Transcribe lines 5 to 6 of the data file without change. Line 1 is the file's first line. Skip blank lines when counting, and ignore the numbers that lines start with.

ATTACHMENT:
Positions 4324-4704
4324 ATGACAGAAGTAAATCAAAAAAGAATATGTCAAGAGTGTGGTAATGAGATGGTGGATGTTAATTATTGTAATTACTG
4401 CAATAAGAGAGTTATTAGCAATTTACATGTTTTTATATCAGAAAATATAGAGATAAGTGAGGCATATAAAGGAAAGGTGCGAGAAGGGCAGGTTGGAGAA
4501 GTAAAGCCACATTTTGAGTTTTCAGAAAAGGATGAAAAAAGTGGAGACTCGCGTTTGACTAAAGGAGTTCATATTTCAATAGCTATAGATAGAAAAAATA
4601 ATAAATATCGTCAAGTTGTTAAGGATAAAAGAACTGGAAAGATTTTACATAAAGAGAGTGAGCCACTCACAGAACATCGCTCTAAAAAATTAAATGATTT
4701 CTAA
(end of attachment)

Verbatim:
4601 ATAAATATCGTCAAGTTGTTAAGGATAAAAGAACTGGAAAGATTTTACATAAAGAGAGTGAGCCACTCACAGAACATCGCTCTAAAAAATTAAATGATTT
4701 CTAA